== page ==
I’ll also use this message to note a  fat-finger typo on my previous reply in which the 6-car series for ACF lot 2427 should be MAWX 5028-5033, built 4-42.
Regards,
Ed Hawkins





Re: Carmer uncoupling hardware

Guy Wilber
 

Bob Chaparro wrote:   “In what time frame were these levers phased out?” Eric replied, “…at a point in the 1930s, uncoupling moved to a bottom pin pull on new freight cars and the uncoupling hardware became somewhat standardized for a couple of decades."

1933 Interchange Rule 3, Section (c), Paragraph (9) Coupler operating rigging of the rotating type handle (which pulls out and up through an arc similar to type shown on Plate B of The United States Safely Appliance specifications), required on all cars built new or rebuilt on or after August 1, 1933.  Note -- It is recommended that where cars built prior to August 1, 1933, receive Class 1 general repairs and new couplers are applied, that the rotating type handle of uncoupling rigging be applied.

"Was Carmer hardware banned from interchange or outlawed by law or regulation? If so, when?"

Carmer type uncoupling devices were never prohibited in interchange.
 
Guy Wilber
Reno, Nevada
_._,_._,_


Re: F&C AC&F Mathieson Dry Ice Car

Bruce Smith
 

Ed, Folks,

Thanks!  Interestingly, the decal sheet with the early version of the F&C kit has decals for MAWX 5035. There are three sets of data, but no additional numbers to allow for numbering in the series posted below. That is, with one extra 5035, there are not enough duplicate numbers to number the car sides anything but 5035 without looking for additional decals. It does have car end decals for MAWX 5030, 5033, and 5035. The car # pictured in in the instructions is 5032, but there are no decals for that car number in the kit.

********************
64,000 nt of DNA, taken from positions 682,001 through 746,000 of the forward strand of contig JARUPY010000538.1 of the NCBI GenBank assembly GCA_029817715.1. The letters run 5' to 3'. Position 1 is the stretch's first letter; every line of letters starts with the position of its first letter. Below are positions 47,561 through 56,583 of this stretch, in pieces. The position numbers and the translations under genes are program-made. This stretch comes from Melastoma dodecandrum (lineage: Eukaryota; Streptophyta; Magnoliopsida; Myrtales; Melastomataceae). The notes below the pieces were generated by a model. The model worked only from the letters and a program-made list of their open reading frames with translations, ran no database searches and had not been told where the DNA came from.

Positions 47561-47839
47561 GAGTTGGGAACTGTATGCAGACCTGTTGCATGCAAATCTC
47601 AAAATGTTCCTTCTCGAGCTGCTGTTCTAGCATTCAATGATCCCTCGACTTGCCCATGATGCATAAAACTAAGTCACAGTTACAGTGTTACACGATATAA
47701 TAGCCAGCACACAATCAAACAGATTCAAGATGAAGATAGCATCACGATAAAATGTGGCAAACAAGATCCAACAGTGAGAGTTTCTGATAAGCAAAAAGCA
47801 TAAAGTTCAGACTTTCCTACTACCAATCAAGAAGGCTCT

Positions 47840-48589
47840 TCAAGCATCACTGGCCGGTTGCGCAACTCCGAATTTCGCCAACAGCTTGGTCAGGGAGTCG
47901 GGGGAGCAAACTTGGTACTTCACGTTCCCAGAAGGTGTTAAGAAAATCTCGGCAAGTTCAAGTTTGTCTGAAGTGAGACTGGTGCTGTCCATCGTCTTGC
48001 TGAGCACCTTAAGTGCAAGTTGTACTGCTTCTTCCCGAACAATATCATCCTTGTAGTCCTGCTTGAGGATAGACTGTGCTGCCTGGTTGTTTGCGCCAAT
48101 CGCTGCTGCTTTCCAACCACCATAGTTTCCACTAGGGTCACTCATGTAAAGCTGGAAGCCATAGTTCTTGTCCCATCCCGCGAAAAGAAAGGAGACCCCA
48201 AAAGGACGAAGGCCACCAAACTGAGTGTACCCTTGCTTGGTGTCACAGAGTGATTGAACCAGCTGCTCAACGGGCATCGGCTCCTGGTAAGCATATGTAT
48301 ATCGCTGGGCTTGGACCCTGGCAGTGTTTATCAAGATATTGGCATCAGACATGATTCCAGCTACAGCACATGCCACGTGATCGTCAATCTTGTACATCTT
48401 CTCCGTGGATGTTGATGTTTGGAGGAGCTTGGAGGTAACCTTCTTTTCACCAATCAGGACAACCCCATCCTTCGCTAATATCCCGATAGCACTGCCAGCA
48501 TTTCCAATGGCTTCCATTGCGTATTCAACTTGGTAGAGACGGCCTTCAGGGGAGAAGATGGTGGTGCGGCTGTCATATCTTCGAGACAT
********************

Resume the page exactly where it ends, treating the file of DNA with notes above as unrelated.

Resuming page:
Regards,
Bruce
Bruce Smith
Auburn, AL


From: main@RealSTMFC.groups.io <main@RealSTMFC.groups.io> on behalf of Ed Hawkins <hawk0621@...>
Sent: Monday, May 16, 2022 11:11 AM
To: main@realstmfc.groups.io <main@RealSTMFC.groups.io>
Subject: [EXT] Re: [RealSTMFC] F&C AC&F Mathieson Dry Ice Car
 
CAUTION: Email Originated Outside of Auburn.